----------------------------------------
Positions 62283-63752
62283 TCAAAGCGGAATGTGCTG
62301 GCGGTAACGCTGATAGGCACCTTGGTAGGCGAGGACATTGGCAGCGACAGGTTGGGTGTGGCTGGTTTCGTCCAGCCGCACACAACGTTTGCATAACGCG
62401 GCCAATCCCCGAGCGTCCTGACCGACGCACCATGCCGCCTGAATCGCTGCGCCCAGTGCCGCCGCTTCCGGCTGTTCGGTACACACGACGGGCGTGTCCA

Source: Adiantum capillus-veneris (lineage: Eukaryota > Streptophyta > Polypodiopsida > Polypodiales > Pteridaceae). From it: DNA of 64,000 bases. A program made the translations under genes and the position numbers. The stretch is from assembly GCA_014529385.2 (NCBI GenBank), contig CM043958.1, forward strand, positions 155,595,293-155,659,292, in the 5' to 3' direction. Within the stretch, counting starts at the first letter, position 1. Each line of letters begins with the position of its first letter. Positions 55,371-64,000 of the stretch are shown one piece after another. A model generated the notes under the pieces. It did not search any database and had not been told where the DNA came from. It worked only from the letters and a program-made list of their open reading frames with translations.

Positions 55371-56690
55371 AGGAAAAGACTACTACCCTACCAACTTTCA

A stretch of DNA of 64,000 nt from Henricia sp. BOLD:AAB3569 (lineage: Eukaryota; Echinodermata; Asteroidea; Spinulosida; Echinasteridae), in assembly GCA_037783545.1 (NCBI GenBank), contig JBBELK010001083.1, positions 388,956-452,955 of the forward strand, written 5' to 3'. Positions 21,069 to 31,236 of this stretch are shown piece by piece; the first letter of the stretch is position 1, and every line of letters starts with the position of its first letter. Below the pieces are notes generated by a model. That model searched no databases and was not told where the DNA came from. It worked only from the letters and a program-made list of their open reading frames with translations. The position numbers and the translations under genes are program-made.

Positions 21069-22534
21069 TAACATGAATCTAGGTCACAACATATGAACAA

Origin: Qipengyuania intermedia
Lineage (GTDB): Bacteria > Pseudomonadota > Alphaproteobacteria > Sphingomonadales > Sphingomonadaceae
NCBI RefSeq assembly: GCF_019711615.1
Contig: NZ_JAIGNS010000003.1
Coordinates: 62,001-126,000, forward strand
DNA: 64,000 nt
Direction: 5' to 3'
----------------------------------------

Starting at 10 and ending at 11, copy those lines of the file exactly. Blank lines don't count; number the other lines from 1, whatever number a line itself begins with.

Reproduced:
21069 TAACATGAATCTAGGTCACAACATATGAACAA

Origin: Qipengyuania intermedia